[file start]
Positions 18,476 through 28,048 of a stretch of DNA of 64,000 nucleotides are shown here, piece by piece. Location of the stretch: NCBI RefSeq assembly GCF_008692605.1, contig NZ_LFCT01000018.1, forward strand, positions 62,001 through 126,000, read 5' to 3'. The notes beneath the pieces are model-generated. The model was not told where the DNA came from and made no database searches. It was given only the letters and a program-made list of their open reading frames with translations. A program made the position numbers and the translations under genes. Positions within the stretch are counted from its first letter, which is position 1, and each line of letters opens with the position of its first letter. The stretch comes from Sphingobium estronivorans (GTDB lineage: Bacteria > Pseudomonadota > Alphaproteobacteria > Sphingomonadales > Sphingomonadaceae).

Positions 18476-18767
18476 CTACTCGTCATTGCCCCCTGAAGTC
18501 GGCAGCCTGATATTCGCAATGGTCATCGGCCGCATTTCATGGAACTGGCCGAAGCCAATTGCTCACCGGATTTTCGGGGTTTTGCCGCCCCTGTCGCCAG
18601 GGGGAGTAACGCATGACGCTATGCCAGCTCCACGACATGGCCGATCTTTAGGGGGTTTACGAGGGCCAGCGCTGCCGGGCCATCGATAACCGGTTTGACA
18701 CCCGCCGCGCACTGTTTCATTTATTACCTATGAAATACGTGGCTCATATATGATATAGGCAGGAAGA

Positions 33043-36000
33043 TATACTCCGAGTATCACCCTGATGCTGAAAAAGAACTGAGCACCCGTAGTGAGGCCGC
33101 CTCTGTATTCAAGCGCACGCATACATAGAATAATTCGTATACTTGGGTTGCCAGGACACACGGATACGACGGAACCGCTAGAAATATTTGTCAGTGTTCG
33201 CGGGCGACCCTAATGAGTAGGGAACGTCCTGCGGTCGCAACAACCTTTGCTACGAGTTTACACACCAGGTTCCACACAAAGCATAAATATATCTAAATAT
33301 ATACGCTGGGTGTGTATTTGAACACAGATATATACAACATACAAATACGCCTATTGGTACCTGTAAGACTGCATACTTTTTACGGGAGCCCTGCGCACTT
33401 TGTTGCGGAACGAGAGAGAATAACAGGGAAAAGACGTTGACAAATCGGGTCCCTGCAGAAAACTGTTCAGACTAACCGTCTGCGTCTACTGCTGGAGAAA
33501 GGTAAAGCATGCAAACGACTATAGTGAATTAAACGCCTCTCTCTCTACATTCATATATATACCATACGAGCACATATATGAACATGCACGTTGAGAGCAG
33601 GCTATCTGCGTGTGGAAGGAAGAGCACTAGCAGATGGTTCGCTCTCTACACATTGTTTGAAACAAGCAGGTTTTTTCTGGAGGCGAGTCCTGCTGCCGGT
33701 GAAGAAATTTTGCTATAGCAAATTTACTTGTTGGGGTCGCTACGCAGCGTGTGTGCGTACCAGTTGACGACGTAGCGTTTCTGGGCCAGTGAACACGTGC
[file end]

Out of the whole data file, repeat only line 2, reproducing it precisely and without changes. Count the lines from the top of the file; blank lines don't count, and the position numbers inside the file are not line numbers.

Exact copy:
Positions 18476-18767